Viewpoint | Who is in control of your school?

Over the last two years schools, along with everyone else, have navigated territories that have not been experienced in our lifetime. While global pandemics are not new in history the context of each has brought its own unique challenges.

Most recently, in Illinois, we have watched a battle unfold between various groups that traditionally are all working towards the same end. A great deal of that battle has centered on who is in control of schools. Last night, just before midnight, the Illinois Appellate Court for the 4th District spoke to this question and concluded that the state's authority will remain restrained per a lower court decision, which was established in the Sangamon County Circuit Court case, and also indicated that the Joint Committee on Administrative Rules (JCAR), per their vote this week, did not extend the ability of for Illinois Department of Public Health (IDHP) to implement the emergency rule.

Ultimately this all answers the question of who is in control of schools, and the answer, in regard to these topics and many more, is that locally elected school boards have that authority. In this case, while the state has been restrained from implementing mitigation measures, locally elected school boards, in publicly held meetings, have full authority to determine the context of the conditions in their communities and make decisions that are in the best interest of the students and families that have elected and represent them.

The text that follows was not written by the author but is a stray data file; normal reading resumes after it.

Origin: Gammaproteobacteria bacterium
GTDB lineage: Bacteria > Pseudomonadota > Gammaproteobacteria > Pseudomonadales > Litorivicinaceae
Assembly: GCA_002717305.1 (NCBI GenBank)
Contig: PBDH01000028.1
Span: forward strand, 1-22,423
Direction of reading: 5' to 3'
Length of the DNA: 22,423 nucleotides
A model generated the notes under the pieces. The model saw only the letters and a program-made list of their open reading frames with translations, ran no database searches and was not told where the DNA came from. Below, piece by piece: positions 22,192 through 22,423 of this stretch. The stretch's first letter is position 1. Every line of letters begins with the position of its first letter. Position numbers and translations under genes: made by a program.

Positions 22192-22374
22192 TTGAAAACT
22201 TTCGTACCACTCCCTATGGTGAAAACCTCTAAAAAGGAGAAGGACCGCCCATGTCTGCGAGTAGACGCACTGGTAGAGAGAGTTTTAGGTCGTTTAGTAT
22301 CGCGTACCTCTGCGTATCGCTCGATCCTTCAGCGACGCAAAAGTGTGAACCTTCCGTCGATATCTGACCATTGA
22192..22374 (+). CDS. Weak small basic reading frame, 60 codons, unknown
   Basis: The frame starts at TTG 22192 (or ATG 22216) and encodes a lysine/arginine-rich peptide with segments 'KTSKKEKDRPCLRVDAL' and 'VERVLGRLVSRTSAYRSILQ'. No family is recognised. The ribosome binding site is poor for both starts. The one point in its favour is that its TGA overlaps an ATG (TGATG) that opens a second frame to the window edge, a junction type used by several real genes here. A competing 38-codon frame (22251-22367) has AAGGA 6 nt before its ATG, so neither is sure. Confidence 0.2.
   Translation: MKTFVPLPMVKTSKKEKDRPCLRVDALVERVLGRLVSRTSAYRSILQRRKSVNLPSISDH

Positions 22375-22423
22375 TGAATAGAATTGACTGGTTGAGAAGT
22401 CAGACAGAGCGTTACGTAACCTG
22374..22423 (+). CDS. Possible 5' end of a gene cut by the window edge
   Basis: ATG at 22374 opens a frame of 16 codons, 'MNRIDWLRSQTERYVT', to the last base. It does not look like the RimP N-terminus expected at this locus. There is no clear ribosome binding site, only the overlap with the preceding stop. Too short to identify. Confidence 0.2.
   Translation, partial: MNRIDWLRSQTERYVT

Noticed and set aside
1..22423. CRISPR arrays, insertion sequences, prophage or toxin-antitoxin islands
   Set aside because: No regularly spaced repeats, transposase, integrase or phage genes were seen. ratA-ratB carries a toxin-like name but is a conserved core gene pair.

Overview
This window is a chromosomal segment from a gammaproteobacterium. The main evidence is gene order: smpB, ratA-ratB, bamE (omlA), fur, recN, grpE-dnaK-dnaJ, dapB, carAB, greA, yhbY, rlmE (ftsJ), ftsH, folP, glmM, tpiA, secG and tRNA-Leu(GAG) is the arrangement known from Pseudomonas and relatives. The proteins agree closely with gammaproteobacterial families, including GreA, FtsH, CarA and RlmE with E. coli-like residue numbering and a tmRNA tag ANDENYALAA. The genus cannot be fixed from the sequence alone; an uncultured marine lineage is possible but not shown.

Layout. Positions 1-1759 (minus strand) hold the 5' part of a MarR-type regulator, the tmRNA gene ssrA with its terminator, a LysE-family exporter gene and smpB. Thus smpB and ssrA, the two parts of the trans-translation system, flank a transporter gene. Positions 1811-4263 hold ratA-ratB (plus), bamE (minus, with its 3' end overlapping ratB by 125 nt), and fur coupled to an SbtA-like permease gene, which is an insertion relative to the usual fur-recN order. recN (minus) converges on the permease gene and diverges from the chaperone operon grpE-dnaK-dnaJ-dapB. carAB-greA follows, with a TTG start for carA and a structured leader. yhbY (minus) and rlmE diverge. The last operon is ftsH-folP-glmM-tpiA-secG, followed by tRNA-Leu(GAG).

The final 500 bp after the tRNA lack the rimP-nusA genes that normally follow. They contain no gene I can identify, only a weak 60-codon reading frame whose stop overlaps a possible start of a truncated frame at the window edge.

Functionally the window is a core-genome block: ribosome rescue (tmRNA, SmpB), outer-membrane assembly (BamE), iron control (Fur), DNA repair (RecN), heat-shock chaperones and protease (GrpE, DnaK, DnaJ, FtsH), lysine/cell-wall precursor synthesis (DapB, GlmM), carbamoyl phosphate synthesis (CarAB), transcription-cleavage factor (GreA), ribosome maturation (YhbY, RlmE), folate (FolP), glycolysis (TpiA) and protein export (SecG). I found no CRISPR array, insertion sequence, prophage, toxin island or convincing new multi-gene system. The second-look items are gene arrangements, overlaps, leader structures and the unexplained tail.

Illinois is a local control state, which is an important characteristic in order to best meet the needs of students around a very diverse and large region. We all know that the "one size fits all" mentality does not work well and the same is true for schools. What "fits" well in Robinson, Illinois, where there is a Hershey's Chocolate Factory, which employs a great deal of people in the region, likely doesn't fit well in Vienna, Illinois, which is located in the heart of the Shawnee National Forest.

Unfortunately there seem to be constant attempts to erode the control of locally elected school boards. I believe that a great deal of these attempts at eroding local control are not ill intended. For example, when state level officials, whether in the legislature, governor's office, or other state level agencies see a perceived need and or problem they attempt to address it, which is good. However, the means by which we address those perceived needs and or problems is extremely important.

You need not look far to find examples of this beyond the one at hand. If you were to look back over the last few years of attempted, and unfortunately, many adopted state level curriculum mandates, then add up the minutes that it would take to effectively implement each of those items into the classroom, you would quickly find that students would need to go to school 24/7 in order to have time to cover them all. This is not reasonable.

We have a tendency to go for the "nuclear option" of making a new statewide rule and or law that impacts everyone, as opposed to going through a process that honors an effective and well built system. That well built system has local schools boards, local teachers, local administrators, and a plethora of other components that can solve problems and better enhance opportunities for students around that state.

While this appellate decision centers on one narrow issue it serves as an example of the need for us to continue the decision around local control of schools in our community.

Joshua W. Stafford
School Superintendent

Joshua W. Stafford is the superintendent of schools for Vienna District 13-3.


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